Doubtlessly, the question will emerge as a campaign issue. But any intellectually honest answer — perhaps futile in today’s politically charged climate — will admit that no single cause explains the change. We now have evaluations from the CBO and two nonpartisan groups: the Committee for a Responsible Federal Budget (CRFB) and the Pew Fiscal Analysis Initiative. They all point in the same direction.
For starters, a weak economy was the largest cause. The CBO attributes $3.2 trillion of the $11.7 trillion shift (about 27 percent) to “economic and technical changes.” “We overestimated how good the economy would be, even before the Great Recession,” said Marc Goldwein of the CRFB.
Consider: In 2001, the CBO projected that the economy would grow about 3 percent a year from 2002 to 2011. Actual growth from 2002 to 2007 averaged only 2.6 percent. From 2008 through 2011 — the recession started in late 2007 — growth averaged only about 0.2 percent annually. Slow economic growth reduces tax revenue and increases spending for jobless benefits and other assistance.
After the CBO issued its report, Sen. Rob Portman (R-Ohio), a former director of the Office of Management and Budget who is often mentioned as a vice presidential possibility, put out a news release saying that Bush tax cuts for wealthier Americans (generally $250,000 or more for couples and $200,000 for singles) explained only 4 percent of the debt shift. The CRFB checked his math and concluded that he was right. But all of Bush’s 2001 and 2003 tax cuts — which, except for benefits for the rich, are now supported by Obama — had a bigger effect, accounting for about 13 percent of the debt swing.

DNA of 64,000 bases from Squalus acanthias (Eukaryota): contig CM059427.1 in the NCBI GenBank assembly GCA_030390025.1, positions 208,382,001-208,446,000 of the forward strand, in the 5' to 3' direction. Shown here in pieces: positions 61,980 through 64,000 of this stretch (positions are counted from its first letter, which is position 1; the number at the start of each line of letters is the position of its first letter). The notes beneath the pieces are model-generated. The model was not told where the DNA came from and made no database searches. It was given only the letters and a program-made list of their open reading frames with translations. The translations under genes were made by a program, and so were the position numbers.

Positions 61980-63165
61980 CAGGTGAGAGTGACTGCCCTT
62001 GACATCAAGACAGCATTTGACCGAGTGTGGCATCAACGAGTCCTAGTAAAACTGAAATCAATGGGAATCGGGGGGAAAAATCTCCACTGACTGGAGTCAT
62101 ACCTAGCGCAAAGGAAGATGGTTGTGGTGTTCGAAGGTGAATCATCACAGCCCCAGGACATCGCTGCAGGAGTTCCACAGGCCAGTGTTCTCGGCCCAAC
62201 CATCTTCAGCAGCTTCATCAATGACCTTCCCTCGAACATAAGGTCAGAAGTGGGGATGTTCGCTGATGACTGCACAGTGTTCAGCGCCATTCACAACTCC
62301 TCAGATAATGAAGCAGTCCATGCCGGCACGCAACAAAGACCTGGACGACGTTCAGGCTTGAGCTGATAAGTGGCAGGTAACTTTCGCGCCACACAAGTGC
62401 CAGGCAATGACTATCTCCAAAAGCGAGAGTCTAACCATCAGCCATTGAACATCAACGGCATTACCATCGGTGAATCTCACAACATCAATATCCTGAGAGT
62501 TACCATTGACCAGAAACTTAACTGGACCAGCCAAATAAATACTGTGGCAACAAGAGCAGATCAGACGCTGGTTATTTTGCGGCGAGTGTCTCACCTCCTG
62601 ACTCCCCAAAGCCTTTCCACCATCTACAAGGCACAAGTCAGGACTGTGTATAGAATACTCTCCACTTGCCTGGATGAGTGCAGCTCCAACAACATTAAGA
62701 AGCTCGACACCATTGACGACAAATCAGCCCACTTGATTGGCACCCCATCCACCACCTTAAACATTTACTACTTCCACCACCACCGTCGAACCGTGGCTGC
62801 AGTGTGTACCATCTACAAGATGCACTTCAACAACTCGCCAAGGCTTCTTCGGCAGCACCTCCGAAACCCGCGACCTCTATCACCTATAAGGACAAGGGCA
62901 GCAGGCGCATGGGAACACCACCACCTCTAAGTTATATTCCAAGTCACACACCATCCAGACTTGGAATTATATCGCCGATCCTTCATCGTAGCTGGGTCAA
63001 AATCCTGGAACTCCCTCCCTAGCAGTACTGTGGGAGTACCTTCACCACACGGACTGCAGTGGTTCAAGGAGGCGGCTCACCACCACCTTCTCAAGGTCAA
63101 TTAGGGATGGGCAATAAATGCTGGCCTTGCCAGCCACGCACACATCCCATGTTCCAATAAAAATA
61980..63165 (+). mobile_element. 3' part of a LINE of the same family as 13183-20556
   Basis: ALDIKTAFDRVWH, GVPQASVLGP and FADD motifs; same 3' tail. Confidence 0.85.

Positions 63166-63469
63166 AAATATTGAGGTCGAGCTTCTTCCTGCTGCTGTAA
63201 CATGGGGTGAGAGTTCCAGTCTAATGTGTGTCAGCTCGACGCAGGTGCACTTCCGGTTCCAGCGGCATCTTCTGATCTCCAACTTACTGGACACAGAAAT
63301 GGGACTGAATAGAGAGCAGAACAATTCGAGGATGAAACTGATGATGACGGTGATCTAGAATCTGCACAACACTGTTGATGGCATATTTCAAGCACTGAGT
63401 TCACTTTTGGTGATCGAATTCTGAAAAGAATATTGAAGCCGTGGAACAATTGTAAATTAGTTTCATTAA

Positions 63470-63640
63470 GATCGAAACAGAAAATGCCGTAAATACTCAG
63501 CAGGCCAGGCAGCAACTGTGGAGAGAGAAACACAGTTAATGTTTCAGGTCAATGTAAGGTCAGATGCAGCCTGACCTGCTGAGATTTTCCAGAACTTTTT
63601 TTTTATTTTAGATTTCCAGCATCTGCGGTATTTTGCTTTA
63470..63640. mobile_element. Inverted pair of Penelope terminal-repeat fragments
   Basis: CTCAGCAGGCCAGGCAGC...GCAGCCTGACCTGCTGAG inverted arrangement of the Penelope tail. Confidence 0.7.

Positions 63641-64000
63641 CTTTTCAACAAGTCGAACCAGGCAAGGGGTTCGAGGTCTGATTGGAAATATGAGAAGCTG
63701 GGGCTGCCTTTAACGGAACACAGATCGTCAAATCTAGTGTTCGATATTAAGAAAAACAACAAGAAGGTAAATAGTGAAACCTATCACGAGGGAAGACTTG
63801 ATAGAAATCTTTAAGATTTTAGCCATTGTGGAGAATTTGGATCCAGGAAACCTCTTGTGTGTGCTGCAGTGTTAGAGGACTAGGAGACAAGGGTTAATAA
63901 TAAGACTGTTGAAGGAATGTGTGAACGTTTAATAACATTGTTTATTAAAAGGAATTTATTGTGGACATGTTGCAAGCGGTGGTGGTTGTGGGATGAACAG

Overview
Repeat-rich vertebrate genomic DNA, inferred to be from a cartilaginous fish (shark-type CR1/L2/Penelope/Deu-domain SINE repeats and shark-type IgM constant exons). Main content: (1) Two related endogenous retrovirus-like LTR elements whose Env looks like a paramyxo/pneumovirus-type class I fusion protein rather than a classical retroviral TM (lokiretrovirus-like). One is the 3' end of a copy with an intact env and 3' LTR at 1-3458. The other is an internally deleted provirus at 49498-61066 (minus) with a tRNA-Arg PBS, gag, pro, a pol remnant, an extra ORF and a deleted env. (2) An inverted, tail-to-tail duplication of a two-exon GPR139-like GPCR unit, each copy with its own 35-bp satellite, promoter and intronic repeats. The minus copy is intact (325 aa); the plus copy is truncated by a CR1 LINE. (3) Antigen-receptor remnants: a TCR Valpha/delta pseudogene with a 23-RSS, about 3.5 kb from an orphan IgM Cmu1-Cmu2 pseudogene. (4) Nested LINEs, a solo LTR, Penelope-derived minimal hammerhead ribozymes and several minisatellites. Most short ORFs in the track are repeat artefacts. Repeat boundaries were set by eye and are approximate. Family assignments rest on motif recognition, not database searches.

Together, the weaker economy and the tax cuts explain 40 percent of the debt shift. Here’s how Pew allocates the rest. Its estimates parallel the CBO’s and the CRFB’s, which either cover slightly different time periods or use slightly different budget categories.
Iraq and Afghanistan wars: 10 percent. Increases in discretionary domestic spending: 10 percent. Other increases in defense spending: 5 percent. Obama stimulus: 6 percent. 2010 tax cuts: 3 percent. Medicare drug benefit: 2 percent. Other tax cuts and means of financing: 12 percent. Higher interest costs on larger federal debt: 11 percent.
So, most theories (often partisan) of the $11.7 trillion shift turn out to be wrong, exaggerated or misleading. There were lots of causes; no single cause dominates.
One other thing: Even projecting surpluses from 2002 to 2011, the CBO had said that large deficits would ultimately return.
Testifying before the Senate Budget Committee in January 2001, then-deputy CBO Director Barry Anderson said: “Over the longer term, budgetary pressures linked to the aging and retirement of the baby boom generation threaten to produce record deficits and unsustainable levels of federal debt.”
Unfortunately, that hasn’t changed.